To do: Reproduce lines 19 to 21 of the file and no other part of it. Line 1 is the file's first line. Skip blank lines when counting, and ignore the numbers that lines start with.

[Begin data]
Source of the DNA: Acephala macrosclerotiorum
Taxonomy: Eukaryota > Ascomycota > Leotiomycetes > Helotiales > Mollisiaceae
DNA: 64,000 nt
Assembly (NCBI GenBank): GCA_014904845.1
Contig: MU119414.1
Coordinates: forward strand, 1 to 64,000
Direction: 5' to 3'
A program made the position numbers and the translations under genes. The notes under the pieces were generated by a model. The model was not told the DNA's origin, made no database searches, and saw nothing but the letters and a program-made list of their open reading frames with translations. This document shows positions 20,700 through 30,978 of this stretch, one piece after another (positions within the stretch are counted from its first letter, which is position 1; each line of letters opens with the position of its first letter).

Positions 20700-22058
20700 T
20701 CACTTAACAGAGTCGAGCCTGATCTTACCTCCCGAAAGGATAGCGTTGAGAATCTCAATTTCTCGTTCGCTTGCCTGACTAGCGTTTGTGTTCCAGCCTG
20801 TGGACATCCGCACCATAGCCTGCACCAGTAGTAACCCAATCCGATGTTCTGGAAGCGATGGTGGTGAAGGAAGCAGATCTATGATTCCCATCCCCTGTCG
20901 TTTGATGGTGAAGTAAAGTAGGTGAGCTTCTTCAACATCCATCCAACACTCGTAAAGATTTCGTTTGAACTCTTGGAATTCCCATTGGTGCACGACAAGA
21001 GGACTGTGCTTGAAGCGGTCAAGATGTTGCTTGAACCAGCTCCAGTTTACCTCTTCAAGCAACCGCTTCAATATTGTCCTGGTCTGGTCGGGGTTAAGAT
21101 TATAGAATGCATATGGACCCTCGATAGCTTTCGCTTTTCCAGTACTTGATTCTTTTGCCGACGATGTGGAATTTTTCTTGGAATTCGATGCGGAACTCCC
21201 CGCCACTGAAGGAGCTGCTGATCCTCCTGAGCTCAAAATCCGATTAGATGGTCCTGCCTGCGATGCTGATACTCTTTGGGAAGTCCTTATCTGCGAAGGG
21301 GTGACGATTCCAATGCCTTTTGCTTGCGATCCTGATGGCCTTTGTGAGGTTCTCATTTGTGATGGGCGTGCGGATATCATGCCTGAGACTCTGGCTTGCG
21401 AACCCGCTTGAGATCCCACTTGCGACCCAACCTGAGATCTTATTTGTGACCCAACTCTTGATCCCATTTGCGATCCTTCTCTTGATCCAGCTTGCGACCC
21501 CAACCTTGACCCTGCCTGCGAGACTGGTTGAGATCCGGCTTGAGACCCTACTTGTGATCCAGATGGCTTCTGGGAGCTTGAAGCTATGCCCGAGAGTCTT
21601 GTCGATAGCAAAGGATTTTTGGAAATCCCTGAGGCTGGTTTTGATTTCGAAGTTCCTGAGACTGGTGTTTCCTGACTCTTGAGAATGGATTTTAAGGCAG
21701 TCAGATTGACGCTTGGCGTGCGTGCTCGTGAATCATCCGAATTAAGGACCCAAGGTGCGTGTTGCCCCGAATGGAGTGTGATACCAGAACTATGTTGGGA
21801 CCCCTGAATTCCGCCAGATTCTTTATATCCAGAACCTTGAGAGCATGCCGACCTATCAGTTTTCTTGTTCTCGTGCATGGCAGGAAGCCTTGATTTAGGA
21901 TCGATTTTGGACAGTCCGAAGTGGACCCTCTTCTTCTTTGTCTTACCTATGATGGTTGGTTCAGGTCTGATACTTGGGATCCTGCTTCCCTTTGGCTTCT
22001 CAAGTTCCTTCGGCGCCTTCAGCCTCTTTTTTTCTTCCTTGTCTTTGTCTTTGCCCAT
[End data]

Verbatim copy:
21501 CAACCTTGACCCTGCCTGCGAGACTGGTTGAGATCCGGCTTGAGACCCTACTTGTGATCCAGATGGCTTCTGGGAGCTTGAAGCTATGCCCGAGAGTCTT
21601 GTCGATAGCAAAGGATTTTTGGAAATCCCTGAGGCTGGTTTTGATTTCGAAGTTCCTGAGACTGGTGTTTCCTGACTCTTGAGAATGGATTTTAAGGCAG
21701 TCAGATTGACGCTTGGCGTGCGTGCTCGTGAATCATCCGAATTAAGGACCCAAGGTGCGTGTTGCCCCGAATGGAGTGTGATACCAGAACTATGTTGGGA